Source : Terahertz Band Communication: An Old Problem Revisited and Research Directions for the Next Decade

Implementation Challenges

Higher Frequencies: THzCom operates at much higher frequencies than 5G, which requires new materials and designs for antennas that can operate at these frequencies. At higher frequencies, the properties of materials used in antennas can change significantly. For example, the dielectric constant and loss tangent of materials can vary greatly at THz frequencies, which can affect the performance of THz antennas. We may need new design technolgy and  seek new materials for THz frequency antennas is necessary to ensure that they can operate effectively at these high frequencies and provide the necessary performance characteristics such as high gain and directivity. In addition, at higher frequencies, signal propagation is affected by atmospheric absorption, scattering, and diffraction. This means that THz signals are more susceptible to attenuation and interference from obstacles such as walls and buildings.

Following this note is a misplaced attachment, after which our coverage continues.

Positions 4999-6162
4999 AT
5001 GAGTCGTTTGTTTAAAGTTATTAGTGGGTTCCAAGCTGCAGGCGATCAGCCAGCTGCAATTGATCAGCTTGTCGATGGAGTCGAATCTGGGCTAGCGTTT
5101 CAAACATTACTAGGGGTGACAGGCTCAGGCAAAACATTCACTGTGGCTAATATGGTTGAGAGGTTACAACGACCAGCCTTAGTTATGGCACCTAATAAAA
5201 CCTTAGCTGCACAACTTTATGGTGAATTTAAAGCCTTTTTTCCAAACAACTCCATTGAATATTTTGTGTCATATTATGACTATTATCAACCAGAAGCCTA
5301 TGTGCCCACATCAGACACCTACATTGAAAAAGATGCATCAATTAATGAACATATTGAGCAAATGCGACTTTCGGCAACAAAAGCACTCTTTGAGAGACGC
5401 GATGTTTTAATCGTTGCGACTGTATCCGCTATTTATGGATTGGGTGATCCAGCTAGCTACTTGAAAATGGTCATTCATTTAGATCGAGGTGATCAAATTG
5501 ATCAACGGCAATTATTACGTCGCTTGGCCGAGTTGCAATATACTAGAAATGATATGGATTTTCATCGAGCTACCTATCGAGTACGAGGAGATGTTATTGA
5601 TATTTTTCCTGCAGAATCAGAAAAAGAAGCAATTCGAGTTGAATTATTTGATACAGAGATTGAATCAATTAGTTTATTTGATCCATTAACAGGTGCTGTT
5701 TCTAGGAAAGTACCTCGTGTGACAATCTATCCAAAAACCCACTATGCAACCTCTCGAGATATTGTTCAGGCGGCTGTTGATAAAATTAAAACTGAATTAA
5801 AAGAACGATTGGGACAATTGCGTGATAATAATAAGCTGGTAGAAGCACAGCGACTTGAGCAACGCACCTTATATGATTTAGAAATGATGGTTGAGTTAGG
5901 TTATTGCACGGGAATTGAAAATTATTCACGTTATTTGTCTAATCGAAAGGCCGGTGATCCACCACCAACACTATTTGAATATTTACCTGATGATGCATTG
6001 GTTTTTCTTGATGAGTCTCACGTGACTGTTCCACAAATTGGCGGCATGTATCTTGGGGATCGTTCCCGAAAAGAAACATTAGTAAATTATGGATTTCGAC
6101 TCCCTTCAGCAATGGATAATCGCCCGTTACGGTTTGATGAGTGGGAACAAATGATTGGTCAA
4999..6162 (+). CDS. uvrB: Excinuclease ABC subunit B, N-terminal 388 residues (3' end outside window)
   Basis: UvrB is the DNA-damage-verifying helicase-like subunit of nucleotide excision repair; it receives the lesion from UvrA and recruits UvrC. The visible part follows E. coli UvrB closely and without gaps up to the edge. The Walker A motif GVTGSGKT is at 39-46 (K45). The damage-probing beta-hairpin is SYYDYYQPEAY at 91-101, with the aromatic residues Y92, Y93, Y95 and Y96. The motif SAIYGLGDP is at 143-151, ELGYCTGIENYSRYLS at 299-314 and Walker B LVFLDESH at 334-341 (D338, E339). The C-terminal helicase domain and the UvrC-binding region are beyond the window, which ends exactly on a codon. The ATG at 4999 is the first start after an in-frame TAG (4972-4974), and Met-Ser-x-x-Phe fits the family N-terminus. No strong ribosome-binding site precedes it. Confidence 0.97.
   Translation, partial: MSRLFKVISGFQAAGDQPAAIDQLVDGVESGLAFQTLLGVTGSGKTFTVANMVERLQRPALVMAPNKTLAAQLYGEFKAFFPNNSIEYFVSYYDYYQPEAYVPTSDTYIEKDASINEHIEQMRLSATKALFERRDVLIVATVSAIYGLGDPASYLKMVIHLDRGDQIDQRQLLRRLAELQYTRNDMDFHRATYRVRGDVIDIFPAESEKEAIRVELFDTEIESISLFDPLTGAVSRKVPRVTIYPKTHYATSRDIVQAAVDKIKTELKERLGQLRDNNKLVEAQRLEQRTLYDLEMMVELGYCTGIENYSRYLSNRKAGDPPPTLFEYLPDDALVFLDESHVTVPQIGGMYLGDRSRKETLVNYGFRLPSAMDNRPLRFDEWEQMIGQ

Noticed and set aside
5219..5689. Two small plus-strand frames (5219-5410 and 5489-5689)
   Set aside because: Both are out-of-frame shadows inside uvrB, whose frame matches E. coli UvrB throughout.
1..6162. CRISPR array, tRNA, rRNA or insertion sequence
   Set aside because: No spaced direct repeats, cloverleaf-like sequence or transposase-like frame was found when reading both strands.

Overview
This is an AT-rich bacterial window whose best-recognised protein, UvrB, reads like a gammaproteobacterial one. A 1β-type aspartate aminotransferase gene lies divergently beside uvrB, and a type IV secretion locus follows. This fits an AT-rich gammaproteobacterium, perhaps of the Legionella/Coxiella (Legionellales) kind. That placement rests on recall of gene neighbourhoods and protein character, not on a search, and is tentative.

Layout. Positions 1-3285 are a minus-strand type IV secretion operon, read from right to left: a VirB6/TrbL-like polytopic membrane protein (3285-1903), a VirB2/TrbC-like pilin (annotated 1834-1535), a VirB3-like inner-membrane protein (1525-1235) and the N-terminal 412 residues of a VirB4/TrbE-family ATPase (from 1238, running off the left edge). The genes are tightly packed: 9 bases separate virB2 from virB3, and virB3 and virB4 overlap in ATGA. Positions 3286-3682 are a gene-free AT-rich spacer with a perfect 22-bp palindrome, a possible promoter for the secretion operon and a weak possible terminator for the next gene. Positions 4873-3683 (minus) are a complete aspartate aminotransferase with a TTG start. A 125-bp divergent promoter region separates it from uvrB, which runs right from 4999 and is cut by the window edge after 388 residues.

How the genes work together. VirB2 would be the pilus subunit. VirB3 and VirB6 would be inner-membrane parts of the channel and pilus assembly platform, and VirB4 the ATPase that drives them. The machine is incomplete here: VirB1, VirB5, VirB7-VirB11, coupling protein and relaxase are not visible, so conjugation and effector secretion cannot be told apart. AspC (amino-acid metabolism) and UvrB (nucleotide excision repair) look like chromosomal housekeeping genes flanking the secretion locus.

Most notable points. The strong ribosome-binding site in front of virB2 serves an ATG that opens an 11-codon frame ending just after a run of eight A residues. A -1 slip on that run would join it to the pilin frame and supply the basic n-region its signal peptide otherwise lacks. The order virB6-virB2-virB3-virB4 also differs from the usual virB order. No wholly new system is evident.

Path Loss: The high frequency of THz signals results in high path loss, which means that the signal strength decreases rapidly as it travels through the air. This requires THz antennas to provide high gain and directivity to overcome this path loss.

Beam Steering: Beamforming techniques are used in both 5G and THzCom to improve signal strength and quality. However, beam steering is more challenging in THzCom due to the shorter wavelengths of THz signals. We are already using Beam Steering in 5G, why 6G (Thz) beam steering is considered to be especially challenging ?

  • In 5G, beam steering is typically achieved using phased array antennas, which consist of multiple antenna elements that can be controlled individually to steer the beam in a particular direction. The wavelength of 5G signals is relatively long compared to THz signals, which means that the spacing between antenna elements can be larger. This makes it easier to control the phase and amplitude of each element accurately.